The S.C. Forestry Commission is supporting a bill to put its director on an obscure state board with vast control over South Carolina’s economy.
The board is named the S.C. Coordinating Council for Economic Development.
Established through legislation in 1986, the Coordinating Council exists to centralize efforts by state agencies to recruit companies to the state and expand existing South Carolina businesses.
Among the tools at the council’s disposal: a bevy of taxpayer-funded discretionary incentives and a multimillion-dollar pot of state money known as the deal-closing fund.
The incentives range from credits for job creation to grants for infrastructure projects to reimbursements for worker retraining.
The deal-closing fund, which is provided to the Coordinating Council to help lure business prospects to the state, was appropriated $5 million this fiscal year.
That amount could increase more than five-fold under a budget the House has approved for the 2012-13 fiscal year that starts July 1.
The state Commerce Department staffs the Coordinating Council and the commerce secretary, who oversees the department, serves as chairman of the council.
Indeed, the Coordinating Council features most of the big players in the state economic development machine – a 10-member who’s who designated in the law by the positions they hold.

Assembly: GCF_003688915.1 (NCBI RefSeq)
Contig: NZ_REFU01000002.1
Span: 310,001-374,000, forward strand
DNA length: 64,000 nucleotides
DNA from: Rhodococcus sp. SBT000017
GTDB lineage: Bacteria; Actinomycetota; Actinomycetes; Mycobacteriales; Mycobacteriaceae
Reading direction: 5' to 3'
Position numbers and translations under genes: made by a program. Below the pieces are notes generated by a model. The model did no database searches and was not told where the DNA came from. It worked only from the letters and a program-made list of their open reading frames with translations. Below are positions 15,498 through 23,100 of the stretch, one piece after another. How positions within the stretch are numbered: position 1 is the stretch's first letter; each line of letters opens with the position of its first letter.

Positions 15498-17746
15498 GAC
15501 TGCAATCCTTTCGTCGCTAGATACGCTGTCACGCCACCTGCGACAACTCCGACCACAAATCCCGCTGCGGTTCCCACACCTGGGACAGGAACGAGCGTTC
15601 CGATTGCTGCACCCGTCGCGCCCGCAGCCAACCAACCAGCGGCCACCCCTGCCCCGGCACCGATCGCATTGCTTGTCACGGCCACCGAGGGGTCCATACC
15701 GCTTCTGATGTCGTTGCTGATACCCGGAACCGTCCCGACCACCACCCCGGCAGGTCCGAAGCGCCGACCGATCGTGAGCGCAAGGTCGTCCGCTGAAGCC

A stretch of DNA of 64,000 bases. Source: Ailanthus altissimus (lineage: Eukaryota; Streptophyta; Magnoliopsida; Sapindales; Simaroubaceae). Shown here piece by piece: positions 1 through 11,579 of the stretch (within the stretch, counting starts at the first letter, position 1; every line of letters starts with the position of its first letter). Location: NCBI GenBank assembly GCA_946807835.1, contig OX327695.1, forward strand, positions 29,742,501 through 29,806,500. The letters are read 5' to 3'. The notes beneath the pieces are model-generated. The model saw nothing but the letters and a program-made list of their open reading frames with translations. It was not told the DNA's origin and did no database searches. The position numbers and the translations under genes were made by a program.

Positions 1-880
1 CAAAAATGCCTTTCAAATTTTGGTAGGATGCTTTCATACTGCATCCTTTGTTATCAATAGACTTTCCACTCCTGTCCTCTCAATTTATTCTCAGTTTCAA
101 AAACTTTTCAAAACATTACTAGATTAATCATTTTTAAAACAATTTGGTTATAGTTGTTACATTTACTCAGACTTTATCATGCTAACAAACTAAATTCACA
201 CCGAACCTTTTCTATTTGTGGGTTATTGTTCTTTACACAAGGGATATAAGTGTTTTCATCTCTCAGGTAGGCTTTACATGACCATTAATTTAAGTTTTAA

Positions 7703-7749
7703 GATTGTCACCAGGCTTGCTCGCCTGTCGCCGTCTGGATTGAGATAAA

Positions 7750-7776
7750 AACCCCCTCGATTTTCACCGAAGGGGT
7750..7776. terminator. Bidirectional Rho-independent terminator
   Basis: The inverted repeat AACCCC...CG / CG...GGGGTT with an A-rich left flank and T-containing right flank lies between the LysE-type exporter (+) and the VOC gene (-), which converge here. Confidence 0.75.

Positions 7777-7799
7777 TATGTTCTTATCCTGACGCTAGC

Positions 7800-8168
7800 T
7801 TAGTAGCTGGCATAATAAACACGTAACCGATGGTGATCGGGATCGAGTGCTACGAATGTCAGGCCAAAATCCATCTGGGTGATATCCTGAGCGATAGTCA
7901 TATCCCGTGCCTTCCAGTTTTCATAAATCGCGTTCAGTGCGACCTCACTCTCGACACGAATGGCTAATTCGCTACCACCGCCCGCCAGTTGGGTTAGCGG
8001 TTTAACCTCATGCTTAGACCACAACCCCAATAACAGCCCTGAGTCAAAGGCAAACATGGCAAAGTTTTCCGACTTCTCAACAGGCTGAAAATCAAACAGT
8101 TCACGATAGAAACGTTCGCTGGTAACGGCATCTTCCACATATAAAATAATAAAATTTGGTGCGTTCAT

Four of the individuals are part of the governor’s cabinet, but as an entity unto itself the Coordinating Council operates largely off the public radar.
In addition to Commerce Secretary Bobby Hitt, the current council members include:
- Agriculture Commissioner Hugh Weathers;
- S.C. Research Authority Chairman Marco Cavazzoni, who is one of Boeing South Carolina’s top executives;
- State Ports Authority Chairman Bill Stern; and
- Department of Parks, Recreation and Tourism director Duane Parrish.
The bill would add one more name to that list – the state forester, who serves as director of the Forestry Commission.
Sen. Ronnie Cromer, R-Newberry, introduced the bill, S. 579, in mid-February. It does not have any co-sponsors. But one week after Cromer submitted the bill, the Senate Labor, Commerce and Industry Committee advanced it to the full Senate. Republican Greg Ryberg of Aiken County chairs the LCI Committee.
The bill has moved no further since then, however.